Mitoma: We have just under 20 people in our division who serve as monitors, and we execute various questionnaire surveys toward them. There is a strong desire for the enrichment of information that links people horizontally, and how we will go about achieving that will be a challenge. Furthermore, although I think that there has been a pretty significant increase in the amount of content offered, it is difficult to gather the opinions of those who are reading the intranet website, so I am curious to find out how it is being read. Readers from outside Japan send messages to us by email, but there is not much feedback to the intranet website coming in from Japanese offices. We do execute questionnaire surveys towards the monitors, but I think that the feedback we get from them reflects only the opinion of a very small group, so I think about whether there isn't some way that we can coax opinions out of the Japanese readers.

Sato: I think the feedback received from overseas offices will prove very valuable. Meanwhile, I think it is important that you include not only messages from superiors to subordinates but also enrich content about general employees in order to create an environment where it is easier for readers to express their opinions and reactions.

Shibata: In that sense, I think the information related to time spent off from work, which we proposed to you for the renewal, comprises content that is the easiest for people to react to. What kind of feedback are you getting?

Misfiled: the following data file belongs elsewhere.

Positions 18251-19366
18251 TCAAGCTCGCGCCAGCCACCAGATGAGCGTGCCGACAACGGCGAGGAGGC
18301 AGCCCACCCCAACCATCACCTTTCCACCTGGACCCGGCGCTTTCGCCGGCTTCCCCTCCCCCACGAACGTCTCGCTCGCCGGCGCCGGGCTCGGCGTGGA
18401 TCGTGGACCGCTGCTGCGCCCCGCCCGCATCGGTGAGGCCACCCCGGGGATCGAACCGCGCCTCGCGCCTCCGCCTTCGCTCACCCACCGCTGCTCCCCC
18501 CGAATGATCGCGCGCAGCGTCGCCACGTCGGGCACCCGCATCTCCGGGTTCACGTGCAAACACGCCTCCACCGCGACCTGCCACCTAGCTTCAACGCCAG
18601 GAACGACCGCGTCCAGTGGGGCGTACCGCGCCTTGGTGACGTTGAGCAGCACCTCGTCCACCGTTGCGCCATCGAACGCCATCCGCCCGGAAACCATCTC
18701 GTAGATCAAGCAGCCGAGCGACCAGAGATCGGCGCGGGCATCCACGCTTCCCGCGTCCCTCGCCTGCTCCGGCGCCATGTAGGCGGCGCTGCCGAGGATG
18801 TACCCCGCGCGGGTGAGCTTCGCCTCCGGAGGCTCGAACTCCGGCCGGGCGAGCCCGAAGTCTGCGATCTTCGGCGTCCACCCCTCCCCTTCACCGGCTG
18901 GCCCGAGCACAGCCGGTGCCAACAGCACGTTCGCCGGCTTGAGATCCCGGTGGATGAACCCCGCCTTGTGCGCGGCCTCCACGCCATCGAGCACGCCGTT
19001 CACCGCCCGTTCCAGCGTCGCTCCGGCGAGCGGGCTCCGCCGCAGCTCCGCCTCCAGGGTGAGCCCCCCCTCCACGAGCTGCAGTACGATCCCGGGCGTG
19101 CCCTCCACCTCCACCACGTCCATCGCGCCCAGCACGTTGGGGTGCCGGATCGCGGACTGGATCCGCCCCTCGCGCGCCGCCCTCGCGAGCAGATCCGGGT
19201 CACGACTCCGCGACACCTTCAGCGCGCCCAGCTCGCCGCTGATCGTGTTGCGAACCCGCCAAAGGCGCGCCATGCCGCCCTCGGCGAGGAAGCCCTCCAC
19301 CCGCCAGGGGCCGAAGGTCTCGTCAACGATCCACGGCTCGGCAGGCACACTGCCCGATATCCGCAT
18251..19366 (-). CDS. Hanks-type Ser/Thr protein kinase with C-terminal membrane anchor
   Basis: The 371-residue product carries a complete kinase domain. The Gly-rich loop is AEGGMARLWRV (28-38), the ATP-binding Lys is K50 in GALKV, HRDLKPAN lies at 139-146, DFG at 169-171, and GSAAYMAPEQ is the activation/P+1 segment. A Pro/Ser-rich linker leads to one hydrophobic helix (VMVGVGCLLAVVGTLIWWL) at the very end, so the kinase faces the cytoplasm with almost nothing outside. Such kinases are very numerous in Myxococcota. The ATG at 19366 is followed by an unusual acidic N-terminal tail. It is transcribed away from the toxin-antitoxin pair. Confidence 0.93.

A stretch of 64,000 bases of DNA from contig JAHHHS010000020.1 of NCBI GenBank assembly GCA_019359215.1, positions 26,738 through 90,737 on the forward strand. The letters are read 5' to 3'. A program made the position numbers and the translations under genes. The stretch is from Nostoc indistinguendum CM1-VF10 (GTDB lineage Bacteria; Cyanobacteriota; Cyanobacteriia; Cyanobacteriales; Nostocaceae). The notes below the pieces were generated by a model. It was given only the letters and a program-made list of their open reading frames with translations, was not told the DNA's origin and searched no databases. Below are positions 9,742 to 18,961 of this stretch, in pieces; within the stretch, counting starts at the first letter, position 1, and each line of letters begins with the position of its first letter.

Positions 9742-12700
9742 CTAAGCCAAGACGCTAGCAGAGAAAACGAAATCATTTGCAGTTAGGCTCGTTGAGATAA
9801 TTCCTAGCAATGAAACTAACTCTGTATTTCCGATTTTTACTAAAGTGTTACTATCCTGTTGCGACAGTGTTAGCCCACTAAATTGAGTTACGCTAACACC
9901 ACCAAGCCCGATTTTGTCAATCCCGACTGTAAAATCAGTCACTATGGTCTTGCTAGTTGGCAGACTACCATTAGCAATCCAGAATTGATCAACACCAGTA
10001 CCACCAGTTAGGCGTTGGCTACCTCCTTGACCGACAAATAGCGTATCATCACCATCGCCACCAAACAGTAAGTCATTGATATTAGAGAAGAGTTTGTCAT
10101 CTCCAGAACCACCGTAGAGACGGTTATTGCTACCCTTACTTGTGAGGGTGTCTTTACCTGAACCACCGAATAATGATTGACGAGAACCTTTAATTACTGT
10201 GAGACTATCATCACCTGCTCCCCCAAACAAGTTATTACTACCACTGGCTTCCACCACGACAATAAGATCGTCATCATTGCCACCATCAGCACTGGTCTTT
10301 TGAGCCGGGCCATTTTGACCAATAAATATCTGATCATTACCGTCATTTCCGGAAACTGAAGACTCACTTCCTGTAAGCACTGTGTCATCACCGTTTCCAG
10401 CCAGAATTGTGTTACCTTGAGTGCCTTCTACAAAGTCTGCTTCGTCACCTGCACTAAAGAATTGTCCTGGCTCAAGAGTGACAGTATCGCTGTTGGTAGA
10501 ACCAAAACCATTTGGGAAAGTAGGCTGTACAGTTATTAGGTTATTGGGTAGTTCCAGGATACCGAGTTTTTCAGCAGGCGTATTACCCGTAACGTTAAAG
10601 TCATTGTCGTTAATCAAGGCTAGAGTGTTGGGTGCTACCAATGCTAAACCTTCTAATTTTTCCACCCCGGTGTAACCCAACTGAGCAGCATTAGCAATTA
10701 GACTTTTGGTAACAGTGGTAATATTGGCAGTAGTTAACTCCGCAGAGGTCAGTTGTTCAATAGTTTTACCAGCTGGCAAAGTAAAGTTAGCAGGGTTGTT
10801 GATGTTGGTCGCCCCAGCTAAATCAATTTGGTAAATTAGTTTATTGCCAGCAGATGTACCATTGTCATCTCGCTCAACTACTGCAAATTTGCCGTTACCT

Mitoma: Actually, it is very popular, and it gets an extremely large number of hits. We are thinking about creating some kind of mechanism which will steer readers from there to other content.

Sato: We help out the building of intranet websites at a variety of companies. An impression that I often get when seeing the content published in their intranet websites is that there is not very much about customers seen. Perhaps, because it is an internal website, there is a strong feeling that it should be information about the company and its employees and not about the customer. In other words, there is not much content that speaks about how customers may have felt about something.

Mitoma: Introducing the voice of those outside of the company is something that we really want to do with the PSG intranet website. We have recently started to publish interviews with people at sales companies on the intranet website. However, we have found it very difficult each time to cover an interview and write it up as content for publication on the intranet.

Ohsato: For things like that, one recommendation is that you ask a professional to handle it. It is difficult to communicate a message unless it is given a concrete form. Creating something from scratch can be quite difficult for someone without experience. If you ask a professional to do it initially will help to create a framework for the series, and you will begin to feel, "Okay, I think I can write that kind of thing."

Mitoma: You're right. Having a model to use in the beginning as reference would probably make the task much easier.